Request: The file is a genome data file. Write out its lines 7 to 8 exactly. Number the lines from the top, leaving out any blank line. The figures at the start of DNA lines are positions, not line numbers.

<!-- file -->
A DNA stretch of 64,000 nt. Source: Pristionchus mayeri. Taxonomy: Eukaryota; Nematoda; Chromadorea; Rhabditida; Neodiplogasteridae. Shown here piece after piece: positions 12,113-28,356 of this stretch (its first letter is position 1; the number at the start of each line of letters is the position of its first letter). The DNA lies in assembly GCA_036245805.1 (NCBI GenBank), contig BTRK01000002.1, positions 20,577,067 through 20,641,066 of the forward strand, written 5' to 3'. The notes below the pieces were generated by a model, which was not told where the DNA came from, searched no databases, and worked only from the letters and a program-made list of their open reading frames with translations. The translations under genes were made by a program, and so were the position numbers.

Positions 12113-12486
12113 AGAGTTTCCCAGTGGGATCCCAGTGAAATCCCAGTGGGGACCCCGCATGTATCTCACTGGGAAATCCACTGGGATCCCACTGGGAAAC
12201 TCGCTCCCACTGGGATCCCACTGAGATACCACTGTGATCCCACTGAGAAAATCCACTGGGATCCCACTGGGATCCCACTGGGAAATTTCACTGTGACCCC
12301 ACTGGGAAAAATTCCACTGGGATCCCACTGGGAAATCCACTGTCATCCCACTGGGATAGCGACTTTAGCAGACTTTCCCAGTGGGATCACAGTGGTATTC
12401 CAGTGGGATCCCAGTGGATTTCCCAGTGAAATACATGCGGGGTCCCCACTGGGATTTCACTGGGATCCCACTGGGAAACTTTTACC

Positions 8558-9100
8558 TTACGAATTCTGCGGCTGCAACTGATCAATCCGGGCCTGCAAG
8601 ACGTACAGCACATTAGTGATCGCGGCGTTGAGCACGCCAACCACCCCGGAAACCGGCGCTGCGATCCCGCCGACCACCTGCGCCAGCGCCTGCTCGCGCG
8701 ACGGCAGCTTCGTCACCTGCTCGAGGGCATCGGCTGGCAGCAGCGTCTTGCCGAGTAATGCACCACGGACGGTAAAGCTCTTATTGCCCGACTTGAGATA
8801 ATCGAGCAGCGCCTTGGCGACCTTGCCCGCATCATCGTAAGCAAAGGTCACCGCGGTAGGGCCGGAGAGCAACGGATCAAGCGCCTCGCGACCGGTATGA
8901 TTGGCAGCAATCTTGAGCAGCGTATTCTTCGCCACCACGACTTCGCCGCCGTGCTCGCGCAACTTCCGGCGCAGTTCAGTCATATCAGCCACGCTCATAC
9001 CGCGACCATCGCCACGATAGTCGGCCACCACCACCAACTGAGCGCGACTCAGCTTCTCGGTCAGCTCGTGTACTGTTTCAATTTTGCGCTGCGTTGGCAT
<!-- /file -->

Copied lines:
Positions 8558-9100
8558 TTACGAATTCTGCGGCTGCAACTGATCAATCCGGGCCTGCAAG